“It spoke to a personality type that feels absolutely no guardrails, you know?” Rhodes added. “I mean, if you’re comfortable standing up in a room full of people and lecturing the president of the United States … because he’s raising concerns about mass executions in your country, you are not the guy people [are] reading about … in the New York Times and the Washington Post, who’s [described as] a reformer. I mean, it just laid bare the utter bullshit of the narrative around MBS to me. And I’m, I’m sitting there thinking, you know, ‘How are people calling this guy a modernizer?’"

President Barack Obama, left, in April 2016 with Saudi Defense Minister and Deputy Crown Prince Mohammed bin Salman, at a U.S.-Gulf Cooperation Council summit in Riyadh..
Obama with Mohammed bin Salman in April 2016 at a U.S.-Gulf Cooperation Council summit in Riyadh. (Bandar Algaloud/Anadolu Agency/Getty Images)

But there was an issue of far more concern to U.S. officials than the young prince’s condescending lecture to Obama. With virtually no warning to Washington, MBS had launched a merciless war in Yemen, targeting the Houthis — a religious minority group loosely aligned with the Iranians who had seized control of the country’s capital. Saudi warplanes, using American weapons, had unleashed a relentless wave of bombings that were slaughtering civilians by the thousands, sparking outrage from human rights groups.

There was “countless documentation of U.S.-manufactured bombs being used on markets, on schools, on people’s homes, on hospitals, on clinics throughout the country,” said Sarah Leah Whitson, then the director of Human Rights Watch’s Mideast Division and now the executive director of Democracy for the Arab World Now.

Officials in the Obama administration were well aware of the compromising position this put them in. The State Department’s legal office even launched an inquiry into whether the United States was complicit in war crimes. (The lawyers never reached a firm conclusion.) But the White House was torn about what to do.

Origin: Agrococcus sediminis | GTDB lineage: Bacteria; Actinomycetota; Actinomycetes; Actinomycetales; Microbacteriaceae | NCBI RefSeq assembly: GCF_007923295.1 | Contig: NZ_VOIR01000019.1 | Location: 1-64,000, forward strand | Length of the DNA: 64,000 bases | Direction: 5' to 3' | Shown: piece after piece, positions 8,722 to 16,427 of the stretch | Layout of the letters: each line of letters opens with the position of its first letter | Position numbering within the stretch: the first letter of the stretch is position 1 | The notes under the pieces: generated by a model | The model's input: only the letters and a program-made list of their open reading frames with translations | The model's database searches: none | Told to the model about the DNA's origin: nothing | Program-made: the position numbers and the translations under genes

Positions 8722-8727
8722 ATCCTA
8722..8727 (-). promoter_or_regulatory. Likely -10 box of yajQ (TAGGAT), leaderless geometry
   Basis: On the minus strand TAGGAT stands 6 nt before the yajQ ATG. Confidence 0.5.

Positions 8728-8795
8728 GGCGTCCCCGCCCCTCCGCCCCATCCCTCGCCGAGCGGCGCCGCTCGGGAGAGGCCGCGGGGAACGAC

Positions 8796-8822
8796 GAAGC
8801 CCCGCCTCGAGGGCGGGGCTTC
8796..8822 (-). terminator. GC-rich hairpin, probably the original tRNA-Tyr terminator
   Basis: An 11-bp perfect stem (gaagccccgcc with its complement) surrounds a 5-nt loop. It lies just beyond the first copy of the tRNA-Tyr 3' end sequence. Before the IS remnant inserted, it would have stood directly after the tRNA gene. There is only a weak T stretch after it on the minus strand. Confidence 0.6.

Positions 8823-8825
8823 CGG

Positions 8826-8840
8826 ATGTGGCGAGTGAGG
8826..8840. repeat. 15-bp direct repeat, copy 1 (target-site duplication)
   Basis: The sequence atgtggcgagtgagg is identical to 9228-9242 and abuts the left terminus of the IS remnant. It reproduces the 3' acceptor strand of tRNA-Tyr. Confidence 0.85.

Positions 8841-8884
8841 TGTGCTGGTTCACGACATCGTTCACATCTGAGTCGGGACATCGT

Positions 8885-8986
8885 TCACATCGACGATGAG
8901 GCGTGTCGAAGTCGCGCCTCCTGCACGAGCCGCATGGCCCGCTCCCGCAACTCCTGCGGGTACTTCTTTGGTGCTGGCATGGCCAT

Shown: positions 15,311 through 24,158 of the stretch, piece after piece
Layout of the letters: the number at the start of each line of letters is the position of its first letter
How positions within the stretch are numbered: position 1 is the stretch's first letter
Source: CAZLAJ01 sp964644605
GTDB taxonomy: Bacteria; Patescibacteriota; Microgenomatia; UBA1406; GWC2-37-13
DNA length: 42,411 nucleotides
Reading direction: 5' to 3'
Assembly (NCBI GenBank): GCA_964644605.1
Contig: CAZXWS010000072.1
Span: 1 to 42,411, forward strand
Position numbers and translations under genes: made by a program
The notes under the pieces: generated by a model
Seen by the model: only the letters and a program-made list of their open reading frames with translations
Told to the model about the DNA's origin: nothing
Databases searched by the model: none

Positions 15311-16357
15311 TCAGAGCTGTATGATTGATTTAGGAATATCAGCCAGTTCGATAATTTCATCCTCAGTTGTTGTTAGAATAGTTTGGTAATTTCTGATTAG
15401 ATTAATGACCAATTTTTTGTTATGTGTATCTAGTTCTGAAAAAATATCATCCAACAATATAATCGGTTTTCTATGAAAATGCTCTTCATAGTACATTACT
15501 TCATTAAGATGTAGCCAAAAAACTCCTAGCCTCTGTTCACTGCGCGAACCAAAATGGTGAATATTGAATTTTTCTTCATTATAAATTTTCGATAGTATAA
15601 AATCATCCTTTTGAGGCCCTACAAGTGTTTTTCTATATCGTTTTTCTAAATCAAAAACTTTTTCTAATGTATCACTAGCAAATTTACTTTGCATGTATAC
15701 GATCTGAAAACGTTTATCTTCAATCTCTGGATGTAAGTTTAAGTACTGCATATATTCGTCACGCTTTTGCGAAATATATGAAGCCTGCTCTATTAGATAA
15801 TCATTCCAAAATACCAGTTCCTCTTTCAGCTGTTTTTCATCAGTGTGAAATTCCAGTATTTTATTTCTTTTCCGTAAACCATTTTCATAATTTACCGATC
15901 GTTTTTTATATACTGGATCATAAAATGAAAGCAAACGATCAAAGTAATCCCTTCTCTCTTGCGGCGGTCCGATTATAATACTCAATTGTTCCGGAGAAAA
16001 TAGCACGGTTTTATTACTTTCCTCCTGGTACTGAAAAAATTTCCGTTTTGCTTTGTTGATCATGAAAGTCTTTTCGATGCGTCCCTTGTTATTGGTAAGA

At the White House, officials were “repelled by what we were seeing,” said Rob Malley, who was then on the National Security Council and charged with coordinating U.S. policy in the region. “But the first instinct was, ‘Well, let’s see if we could give them advice on how to make sure that they don’t kill civilians again.’ But it turns out time and again, whether it’s a mosque, whether it’s a market, whether it’s whatever it is, that they would not only hit it once, they hit it twice, sometimes more.”

Girls demonstrate against the Saudi-led coalition outside the offices of the United Nations in Yemen's capital, Sanaa, in August 2015.
Girls demonstrate in 2015 against the Saudi-led coalition outside U.N. offices in Sanaa, Yemen. (Khaled Abdullah/Reuters)

Still, said Malley, Obama was reluctant to provoke a confrontation with the Saudis. At the time, relations were tense over the Iranian nuclear deal, which Riyadh opposed, and he wanted the Saudis' help in the war against the Islamic State group.

“There was a meeting [about the war in Yemen] of the Principals Committee, chaired by President Obama,” said Malley. “There were voices expressing a lot of concern.” But Obama “felt he could not, given everything else that was happening in the region, afford a crisis with one of the few countries with which we still retained ... strong relations and cooperation on a whole host of issues, counterterrorism first and foremost.

“I was extremely — how could I put it? — troubled by the whole decision, because we should not have been complicit in this war,” added Malley, who has rejoined the National Security Council under President Biden. “And, you know, the U.S. makes enormous — mistakes is probably too, too kind a word, to describe many, many of its actions.”

There was no doubt in the minds of Malley and other U.S. officials that it was MBS who was driving the train. “He seemed to be already oblivious to the consequences of the actions that he took,” said Malley. “And this was his war … because he was the one who appeared to order it.”

It was a harbinger of even more disturbing moves to come.

Next on "Conspiracyland": Influence Operations

MBS deposes his chief rival, Mohammed bin Nayef, as crown prince, while the Saudis launch covert influence operations on U.S. soil, including a campaign to curry favor with President Donald Trump with mass bookings at the new Trump International Hotel in Washington, D.C., and a plot to plant spies inside Twitter to steal personal data from critics of the Saudi regime.

In case you missed it:

Episode 1: “Exclusive: Saudi assassins picked up illicit drugs in Cairo to kill Khashoggi”

Episode 2: “Arms, harems and a Trump-owned yacht: How a Khashoggi family member helped mold the U.S.-Saudi relationship”

Episode 3: “‘I just fell apart crying heartbreak to you’: A murdered journalist's years-long relationship with Osama bin Laden”

Episode 4: "From royal insider to target: How the Arab Spring propelled Jamal Khashoggi into the Saudi leadership's crosshairs"

Cover thumbnail photo illustration: Yahoo News; photos: Sasha Mordovets/Getty Images, Khaled Abdullah/Reuters